You know the feeling. An insured’s claim comes in with what appears to be great liability on the part of someone else. But before we allow ourselves to get too excited, we have to follow up on whether or not that someone else had applicable insurance coverage for the loss. This is especially true when we are dealing with a loss involving multiple contractors. Last year, the Ohio Supreme Court determined that a subcontractor’s faulty workmanship was not covered by the general contractor’s commercial general liability policy.
Subcontractor’s faulty workmanship not covered by the general contractor’s commercial general liability policy
The case, Ohio Northern University v. Charles Construction Servs., 155 Ohio St. 3d 197, 2018-Ohio-4057, involved defects valued in the millions of dollars in the construction of a luxury hotel and conference center at ONU. The general contractor for the project, Charles Construction Services, Inc., sought coverage pursuant to its commercial general liability policy or CGL. Several years prior, the Ohio Supreme Court held “property damage caused by the contractor’s own faulty workmanship does not involve an ‘occurrence’ such that the CGL policy would cover the loss.” Westfield Ins. Co. v. Custom Agri Systems, Inc., 133 Ohio St. 3d 476, 2012-Ohio-4712, syllabus. This was because an “occurrence” was defined in the CGL policy as an “accident” and an accident involves “fortuity.” Id. at ¶¶ 12, 14.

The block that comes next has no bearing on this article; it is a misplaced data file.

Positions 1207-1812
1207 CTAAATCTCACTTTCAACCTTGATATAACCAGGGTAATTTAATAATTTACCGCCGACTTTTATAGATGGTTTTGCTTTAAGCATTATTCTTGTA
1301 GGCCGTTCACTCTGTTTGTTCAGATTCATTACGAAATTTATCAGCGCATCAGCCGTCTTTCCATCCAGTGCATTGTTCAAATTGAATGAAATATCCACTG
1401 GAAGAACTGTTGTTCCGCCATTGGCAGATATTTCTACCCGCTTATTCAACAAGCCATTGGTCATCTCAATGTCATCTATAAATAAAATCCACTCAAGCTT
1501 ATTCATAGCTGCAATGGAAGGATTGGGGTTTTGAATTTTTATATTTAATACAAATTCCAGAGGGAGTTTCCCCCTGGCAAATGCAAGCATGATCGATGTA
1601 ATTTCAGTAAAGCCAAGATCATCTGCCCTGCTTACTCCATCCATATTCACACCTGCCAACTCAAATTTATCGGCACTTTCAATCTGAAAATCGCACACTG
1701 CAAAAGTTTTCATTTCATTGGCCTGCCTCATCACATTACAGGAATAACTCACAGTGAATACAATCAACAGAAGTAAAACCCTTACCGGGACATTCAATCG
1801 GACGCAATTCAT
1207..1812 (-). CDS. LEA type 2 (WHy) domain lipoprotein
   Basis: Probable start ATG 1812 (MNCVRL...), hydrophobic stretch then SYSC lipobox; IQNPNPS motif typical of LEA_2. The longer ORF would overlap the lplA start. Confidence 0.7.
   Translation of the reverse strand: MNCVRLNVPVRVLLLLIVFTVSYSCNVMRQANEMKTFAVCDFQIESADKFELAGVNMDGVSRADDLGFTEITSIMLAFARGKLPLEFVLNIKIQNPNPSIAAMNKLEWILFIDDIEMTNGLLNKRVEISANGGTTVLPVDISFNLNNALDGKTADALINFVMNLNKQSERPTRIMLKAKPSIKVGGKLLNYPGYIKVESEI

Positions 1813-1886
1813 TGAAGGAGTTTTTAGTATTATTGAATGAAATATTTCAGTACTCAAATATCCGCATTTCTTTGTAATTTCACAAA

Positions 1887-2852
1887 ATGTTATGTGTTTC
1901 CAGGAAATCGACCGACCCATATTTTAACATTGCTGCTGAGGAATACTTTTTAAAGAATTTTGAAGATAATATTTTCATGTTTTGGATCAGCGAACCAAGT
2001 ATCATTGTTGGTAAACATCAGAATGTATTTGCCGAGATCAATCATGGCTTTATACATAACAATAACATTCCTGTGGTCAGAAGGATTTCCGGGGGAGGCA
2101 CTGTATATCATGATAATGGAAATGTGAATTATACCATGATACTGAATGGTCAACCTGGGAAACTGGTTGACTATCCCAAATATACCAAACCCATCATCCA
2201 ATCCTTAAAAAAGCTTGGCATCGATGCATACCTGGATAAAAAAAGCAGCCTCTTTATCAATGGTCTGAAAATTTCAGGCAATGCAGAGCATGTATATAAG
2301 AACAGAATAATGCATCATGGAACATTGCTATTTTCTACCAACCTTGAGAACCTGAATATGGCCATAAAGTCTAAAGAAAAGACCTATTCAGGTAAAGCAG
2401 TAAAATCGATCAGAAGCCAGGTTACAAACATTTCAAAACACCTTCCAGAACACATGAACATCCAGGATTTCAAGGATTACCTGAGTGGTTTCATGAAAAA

The insurance company is not required to defend the general contractor against or indemnify the general contractor for claims for damage caused by its subcontractor’s defective work because the work is not an occurrence
In the ONU case, the Ohio Supreme Court expanded the Custom Agri rule by finding that “property damage caused by a subcontractor’s faulty work is not fortuitous and does not meet the definition of an ‘occurrence’ under a CGL policy.” Charles Construction Servs., 2018-Ohio-4057 at ¶ 35. Therefore, the insurance company is not required to defend the general contractor against or indemnify the general contractor for claims for damage caused by its subcontractor’s defective work because the work is not an “occurrence.”
It is essential to analyze the applicable CGL policy to determine whether the definition of “occurrence” is the same as the one at issue in these cases. In some cases, the original definition of “occurrence” may be more expansive, or may be subject to amendments that define defective workmanship as an “occurrence.” Contact one of our subrogation attorneys to learn more.